Elsewhere, Zenigata is doing his part to up the stakes on this daring escapade.
But only after observing the civil, gentlemanly rules of afternoon snacks.
Koichi Zenigata sticks his pinkie out and takes tea like a gentleman.
Am I using that adage correctly?
Despite having no concrete reason to do so, I choose to take this scene as a final means of showing Pops and Lupin as playful foils. Zenigata’s behavior is quite a bit like Lupin’s – relaxed in what others take as a tense situation, putting importance on minutiae, having an extremely thorough backup plan that he just hasn’t chosen to tell anyone else about. It’s one of the more disconnected comparison between them, since nothing in the editing or direction draws explicit attention to it, but that just makes me like it all the more, and it makes the final few minutes of the episode hit that much harder. They’re a bit too much like each other to ever really let go.
The plan for breaking into the bank is a pretty straightforward one (as Lupin plans go, anyway): they’ll dig up from under the vault, by way of train tunnel, and dump the loot into the getaway fiat. Naturally, the actual hard labor is Goemon’s job.
Things the samurai requires: tea and straw mats
Things the samurai does not require: protective head gear while tunneling under several tons of gold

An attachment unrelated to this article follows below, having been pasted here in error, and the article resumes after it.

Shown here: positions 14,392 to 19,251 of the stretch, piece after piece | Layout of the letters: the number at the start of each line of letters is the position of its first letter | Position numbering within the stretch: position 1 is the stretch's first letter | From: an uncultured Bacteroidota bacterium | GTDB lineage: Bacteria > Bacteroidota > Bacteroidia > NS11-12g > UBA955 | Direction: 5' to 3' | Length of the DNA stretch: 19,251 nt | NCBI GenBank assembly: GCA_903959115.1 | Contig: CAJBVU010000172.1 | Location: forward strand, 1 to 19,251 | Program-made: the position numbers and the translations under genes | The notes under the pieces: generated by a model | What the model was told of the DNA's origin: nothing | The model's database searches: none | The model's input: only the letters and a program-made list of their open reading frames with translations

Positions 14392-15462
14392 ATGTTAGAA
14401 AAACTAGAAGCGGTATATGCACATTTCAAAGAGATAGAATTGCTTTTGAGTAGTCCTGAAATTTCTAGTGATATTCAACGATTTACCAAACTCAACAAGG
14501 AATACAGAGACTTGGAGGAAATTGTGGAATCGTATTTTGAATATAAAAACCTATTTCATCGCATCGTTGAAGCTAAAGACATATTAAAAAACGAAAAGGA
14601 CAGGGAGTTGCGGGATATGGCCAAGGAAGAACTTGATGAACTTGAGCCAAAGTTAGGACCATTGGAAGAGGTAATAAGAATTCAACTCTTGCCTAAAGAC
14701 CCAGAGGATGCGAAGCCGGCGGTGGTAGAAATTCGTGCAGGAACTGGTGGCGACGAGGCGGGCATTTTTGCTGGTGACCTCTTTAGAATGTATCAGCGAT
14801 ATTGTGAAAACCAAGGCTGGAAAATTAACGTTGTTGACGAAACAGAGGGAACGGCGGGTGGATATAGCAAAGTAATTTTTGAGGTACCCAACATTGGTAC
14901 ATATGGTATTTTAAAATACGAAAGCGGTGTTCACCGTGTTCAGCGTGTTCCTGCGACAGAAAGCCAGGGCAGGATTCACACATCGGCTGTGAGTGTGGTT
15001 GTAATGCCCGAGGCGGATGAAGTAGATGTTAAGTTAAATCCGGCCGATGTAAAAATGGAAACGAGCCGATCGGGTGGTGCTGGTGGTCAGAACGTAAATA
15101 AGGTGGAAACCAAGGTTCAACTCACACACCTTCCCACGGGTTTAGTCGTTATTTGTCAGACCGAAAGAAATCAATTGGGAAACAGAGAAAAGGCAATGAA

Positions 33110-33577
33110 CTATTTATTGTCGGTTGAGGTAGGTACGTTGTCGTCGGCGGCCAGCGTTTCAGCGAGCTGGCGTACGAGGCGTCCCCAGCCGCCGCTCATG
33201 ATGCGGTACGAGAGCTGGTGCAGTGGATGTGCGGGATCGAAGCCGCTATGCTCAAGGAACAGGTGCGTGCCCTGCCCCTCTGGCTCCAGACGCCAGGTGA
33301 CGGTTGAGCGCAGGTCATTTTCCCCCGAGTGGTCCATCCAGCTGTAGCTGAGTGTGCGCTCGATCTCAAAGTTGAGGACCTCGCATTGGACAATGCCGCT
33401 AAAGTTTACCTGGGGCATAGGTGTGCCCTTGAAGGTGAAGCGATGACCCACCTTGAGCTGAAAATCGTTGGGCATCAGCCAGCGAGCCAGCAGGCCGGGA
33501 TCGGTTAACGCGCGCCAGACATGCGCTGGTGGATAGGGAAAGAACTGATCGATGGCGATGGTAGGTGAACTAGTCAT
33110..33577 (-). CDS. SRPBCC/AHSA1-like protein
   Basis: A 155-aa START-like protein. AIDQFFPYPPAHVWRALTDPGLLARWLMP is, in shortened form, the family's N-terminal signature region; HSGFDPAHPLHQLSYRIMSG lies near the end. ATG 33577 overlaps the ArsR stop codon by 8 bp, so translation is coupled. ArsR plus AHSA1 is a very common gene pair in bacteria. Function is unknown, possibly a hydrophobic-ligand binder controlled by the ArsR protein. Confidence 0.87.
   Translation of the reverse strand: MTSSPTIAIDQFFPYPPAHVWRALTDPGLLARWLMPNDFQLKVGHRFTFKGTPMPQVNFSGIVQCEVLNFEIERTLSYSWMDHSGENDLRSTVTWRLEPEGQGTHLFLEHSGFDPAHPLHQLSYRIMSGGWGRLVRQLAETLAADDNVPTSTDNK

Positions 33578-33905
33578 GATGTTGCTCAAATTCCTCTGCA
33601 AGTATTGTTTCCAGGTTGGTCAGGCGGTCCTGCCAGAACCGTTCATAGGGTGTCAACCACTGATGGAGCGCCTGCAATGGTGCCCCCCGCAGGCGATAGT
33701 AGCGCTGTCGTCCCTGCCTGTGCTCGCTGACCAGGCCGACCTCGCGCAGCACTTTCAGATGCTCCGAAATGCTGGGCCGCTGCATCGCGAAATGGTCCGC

There’s a theory floating around about Goemon being the youngest of the gang, which I’ve always been quite partial to. It explains why he always gets the scut work, why he’s the least often included/trusted member of the gang (alongside seeming to have the least experience – there’s a certain almost sheltered aspect to him at times, from being innocently flustered over Fujiko to seeming so pleased with himself at pulling off a disguise for the first time), and how Lupin’s still able to lead him round by the nose with relative ease. Even his design, particularly in this episode, gives him a fairly rounded and boyish look.
…never make that face again
Have you ever even drank before?
The heist goes off without a hitch – suspiciously so, in fact. It doesn’t take Lupin and company long to realize that some of the coins are actually fakes with transmitters inside, allowing Zenigata to track the loot wherever it goes. To formulate a plan and shake off their pursuers, a visit to the secret-unmentioned-vault is required. And the second they step in, we start to throw time and space out the window.
HOW OLD ARE YOU
The so-called Lupin Museum is filled to brimming with plans, equipment, and records of thefts committed by the gentleman and his gang. An enormous room full, we’re talking here. And this is supposed to be Lupin as a somewhat young man. Possibly. Probably? The eternal struggle to pin a sense of time on our heroes is a futility I can’t quite give up. It’s not the important part of this scene, either.